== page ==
This is an English translation by Philip Roughton, which I obtained while in Reykjavík earlier this year. The ghost stories are folk legends spanning from the mid-1700s to the early-1940s. A common theme throughout is the return of beloved spouses who've recently departed as malevolent fylgjur or draugur (as in the case of Þordís returning – er, sort of returning – to Bjarni). In the case of a draugur, the revenant establishes a lair to guard if their return is completely achieved, wheras in the This is an English translation by Philip Roughton, which I obtained while in Reykjavík earlier this year. The ghost stories are folk legends spanning from the mid-1700s to the early-1940s. A common theme throughout is the return of beloved spouses who've recently departed as malevolent fylgjur or draugur (as in the case of Þordís returning – er, sort of returning – to Bjarni). In the case of a draugur, the revenant establishes a lair to guard if their return is completely achieved, wheras in the case of a fylgja, the unfortunate living family member or other intended victim is haunted, or “shadowed,” often across generations of children. The collection appears to be a collection of classical folklore, and the thing I found most interesting about the storytelling is the practice (as with the Icelandic medieval sagas) to switch from past to present tense to indicate tension or a dramatic moment. It took some getting used to, but understanding the writer’s intention in doing so seems to help with the pacing, especially with a good ghost story.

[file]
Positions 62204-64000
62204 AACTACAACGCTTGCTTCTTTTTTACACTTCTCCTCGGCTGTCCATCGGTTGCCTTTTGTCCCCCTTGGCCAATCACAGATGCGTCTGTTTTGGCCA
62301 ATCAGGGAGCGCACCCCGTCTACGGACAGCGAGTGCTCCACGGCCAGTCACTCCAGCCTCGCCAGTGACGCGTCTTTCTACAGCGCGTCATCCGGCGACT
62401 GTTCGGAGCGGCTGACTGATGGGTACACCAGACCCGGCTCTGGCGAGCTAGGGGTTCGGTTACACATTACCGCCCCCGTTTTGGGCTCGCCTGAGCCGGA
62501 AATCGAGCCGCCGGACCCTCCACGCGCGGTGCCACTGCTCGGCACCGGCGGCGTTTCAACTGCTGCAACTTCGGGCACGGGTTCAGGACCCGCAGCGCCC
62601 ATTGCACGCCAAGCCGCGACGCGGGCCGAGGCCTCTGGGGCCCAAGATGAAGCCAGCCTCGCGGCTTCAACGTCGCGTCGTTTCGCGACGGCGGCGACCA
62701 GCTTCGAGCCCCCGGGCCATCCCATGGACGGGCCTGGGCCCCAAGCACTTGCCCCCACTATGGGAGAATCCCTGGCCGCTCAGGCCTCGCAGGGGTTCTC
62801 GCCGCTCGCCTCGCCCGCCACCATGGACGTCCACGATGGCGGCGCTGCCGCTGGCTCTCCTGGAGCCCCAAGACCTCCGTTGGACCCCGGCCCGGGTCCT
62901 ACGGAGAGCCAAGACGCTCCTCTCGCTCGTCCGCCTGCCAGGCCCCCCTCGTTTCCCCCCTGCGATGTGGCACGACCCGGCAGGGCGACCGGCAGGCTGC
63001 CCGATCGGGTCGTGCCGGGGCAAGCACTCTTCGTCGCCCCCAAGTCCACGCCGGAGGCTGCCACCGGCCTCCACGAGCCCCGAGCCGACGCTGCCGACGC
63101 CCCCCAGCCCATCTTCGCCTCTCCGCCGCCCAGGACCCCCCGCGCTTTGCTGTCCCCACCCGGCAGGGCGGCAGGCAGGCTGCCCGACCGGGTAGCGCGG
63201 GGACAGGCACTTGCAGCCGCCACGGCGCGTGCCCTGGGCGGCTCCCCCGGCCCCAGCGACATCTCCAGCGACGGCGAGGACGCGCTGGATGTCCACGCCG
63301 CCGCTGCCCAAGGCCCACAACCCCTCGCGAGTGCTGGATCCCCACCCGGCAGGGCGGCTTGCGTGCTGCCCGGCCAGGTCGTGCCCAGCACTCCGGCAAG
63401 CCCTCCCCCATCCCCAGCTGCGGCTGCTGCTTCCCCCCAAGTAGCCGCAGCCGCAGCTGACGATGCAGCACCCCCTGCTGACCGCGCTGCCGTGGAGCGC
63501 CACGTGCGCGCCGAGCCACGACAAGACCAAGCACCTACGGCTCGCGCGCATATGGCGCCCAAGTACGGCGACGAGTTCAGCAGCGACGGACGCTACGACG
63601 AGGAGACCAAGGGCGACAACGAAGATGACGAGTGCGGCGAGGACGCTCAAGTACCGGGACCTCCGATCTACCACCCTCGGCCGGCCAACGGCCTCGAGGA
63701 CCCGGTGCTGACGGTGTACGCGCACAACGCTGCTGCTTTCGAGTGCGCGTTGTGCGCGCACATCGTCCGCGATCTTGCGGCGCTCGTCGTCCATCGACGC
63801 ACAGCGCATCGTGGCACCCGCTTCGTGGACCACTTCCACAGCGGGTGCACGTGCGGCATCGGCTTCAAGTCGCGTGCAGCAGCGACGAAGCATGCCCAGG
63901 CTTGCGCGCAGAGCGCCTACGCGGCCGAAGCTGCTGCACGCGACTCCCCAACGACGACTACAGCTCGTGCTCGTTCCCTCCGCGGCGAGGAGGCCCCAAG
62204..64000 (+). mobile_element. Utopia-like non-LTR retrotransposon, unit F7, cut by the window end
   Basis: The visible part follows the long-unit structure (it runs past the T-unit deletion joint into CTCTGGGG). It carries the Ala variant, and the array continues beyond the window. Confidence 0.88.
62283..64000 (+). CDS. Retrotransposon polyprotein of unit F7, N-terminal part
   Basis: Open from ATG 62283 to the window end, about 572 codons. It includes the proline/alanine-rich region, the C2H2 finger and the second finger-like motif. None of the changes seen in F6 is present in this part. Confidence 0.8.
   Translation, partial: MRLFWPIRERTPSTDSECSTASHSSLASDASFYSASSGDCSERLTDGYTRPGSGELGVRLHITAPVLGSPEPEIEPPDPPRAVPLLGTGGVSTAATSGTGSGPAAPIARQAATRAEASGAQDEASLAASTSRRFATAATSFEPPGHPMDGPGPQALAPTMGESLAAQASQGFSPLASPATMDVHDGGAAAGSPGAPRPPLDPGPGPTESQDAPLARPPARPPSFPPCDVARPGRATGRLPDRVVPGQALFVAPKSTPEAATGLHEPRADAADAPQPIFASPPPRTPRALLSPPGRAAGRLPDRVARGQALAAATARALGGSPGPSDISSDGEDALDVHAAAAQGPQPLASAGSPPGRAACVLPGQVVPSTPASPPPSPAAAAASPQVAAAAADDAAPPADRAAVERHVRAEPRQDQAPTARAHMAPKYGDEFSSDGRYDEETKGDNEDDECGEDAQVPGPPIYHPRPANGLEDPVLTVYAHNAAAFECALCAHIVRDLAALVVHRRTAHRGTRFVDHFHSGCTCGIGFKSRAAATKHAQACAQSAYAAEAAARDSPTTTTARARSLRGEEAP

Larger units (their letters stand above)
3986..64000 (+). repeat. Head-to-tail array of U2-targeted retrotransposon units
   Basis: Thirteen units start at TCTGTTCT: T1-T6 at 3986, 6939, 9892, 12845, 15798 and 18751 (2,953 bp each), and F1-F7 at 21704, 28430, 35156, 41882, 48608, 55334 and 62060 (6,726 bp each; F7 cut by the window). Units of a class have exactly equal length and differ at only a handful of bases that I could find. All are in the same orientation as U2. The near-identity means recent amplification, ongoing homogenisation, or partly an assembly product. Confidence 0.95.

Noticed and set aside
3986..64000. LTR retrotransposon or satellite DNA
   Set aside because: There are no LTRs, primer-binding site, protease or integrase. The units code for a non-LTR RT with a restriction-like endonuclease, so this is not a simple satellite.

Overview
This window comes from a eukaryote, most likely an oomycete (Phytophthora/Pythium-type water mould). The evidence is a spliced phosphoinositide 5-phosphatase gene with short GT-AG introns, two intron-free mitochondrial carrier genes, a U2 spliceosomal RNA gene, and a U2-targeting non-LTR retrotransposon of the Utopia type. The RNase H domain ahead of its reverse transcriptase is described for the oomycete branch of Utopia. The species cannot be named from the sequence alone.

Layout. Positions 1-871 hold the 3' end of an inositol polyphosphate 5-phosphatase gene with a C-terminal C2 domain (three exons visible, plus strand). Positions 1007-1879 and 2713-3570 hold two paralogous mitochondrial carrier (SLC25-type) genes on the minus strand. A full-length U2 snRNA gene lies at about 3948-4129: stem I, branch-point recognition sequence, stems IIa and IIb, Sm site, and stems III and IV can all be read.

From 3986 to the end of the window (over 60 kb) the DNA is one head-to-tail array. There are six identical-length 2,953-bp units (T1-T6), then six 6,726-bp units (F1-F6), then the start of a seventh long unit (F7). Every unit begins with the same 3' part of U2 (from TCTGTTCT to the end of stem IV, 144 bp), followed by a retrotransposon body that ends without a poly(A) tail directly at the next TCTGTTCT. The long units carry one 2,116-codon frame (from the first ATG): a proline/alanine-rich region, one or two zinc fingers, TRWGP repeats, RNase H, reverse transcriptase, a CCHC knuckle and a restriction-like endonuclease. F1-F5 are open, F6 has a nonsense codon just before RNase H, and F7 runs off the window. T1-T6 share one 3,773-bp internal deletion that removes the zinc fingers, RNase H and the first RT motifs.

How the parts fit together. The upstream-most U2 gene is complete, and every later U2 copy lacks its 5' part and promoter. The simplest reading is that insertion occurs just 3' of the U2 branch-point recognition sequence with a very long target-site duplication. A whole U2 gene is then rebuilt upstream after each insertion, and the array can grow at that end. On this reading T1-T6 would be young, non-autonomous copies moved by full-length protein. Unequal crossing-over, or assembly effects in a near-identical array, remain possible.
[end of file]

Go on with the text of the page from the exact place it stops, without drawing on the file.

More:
2. 4 out of 5